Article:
31“When the Son of Man comes in his glory, and all the angels with him, then he will sit on his glorious throne. 32Before him will be gathered all the nations, and he will separate people one from another as a shepherd separates the sheep from the goats. 33And he will place the sheep on his right, but the goats on the left. 34Then the King will say to those on his right, ‘Come, you who are blessed by my Father, inherit the kingdom prepared for you from the foundation of the world. 35For I was hungry and you gave me food, I was thirsty and you gave me drink, I was a stranger and you welcomed me, 36I was naked and you clothed me, I was sick and you visited me, I was in prison and you came to me.’ 37Then the righteous will answer him, saying, ‘Lord, when did we see you hungry and feed you, or thirsty and give you drink? 38And when did we see you a stranger and welcome you, or naked and clothe you? 39And when did we see you sick or in prison and visit you?’ 40And the King will answer them, ‘Truly, I say to you, as you did it to one of the least of these my brothers,£ you did it to me.’
41“Then he will say to those on his left, ‘Depart from me, you cursed, into the eternal fire prepared for the devil and his angels. 42For I was hungry and you gave me no food, I was thirsty and you gave me no drink, 43I was a stranger and you did not welcome me, naked and you did not clothe me, sick and in prison and you did not visit me.’ 44Then they also will answer, saying, ‘Lord, when did we see you hungry or thirsty or a stranger or naked or sick or in prison, and did not minister to you?’ 45Then he will answer them, saying, ‘Truly, I say to you, as you did not do it to one of the least of these, you did not do it to me.’ 46And these will go away into eternal punishment, but the righteous into eternal life.”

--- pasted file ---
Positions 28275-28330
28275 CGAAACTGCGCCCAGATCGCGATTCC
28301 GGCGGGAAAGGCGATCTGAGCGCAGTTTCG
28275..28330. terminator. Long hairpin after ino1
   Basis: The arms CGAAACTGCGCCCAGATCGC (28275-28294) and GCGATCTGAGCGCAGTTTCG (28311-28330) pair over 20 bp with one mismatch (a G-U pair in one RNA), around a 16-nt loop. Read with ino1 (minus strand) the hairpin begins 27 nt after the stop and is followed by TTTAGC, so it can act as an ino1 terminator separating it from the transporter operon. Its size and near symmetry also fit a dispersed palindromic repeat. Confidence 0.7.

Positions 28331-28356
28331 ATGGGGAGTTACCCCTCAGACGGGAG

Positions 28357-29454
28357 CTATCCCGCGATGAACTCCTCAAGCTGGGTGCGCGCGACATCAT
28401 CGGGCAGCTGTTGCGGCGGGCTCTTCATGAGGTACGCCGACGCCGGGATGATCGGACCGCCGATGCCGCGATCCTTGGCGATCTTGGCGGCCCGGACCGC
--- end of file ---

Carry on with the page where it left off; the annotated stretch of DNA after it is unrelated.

(ESV)

Just thinking :think:
 

panta dokimazete

Panting Donkey Machete
victorbravo said:
BTW, the Matt. 22:40 quote also clearly establishes that the two commands are logically independent of each other (otherwise Jesus would have said something like: "on this one commandment the other necessarily follows").

I think you proved my point by attempting to refute it. :)

see bolded

Matthew 22:34-40

The Great Commandment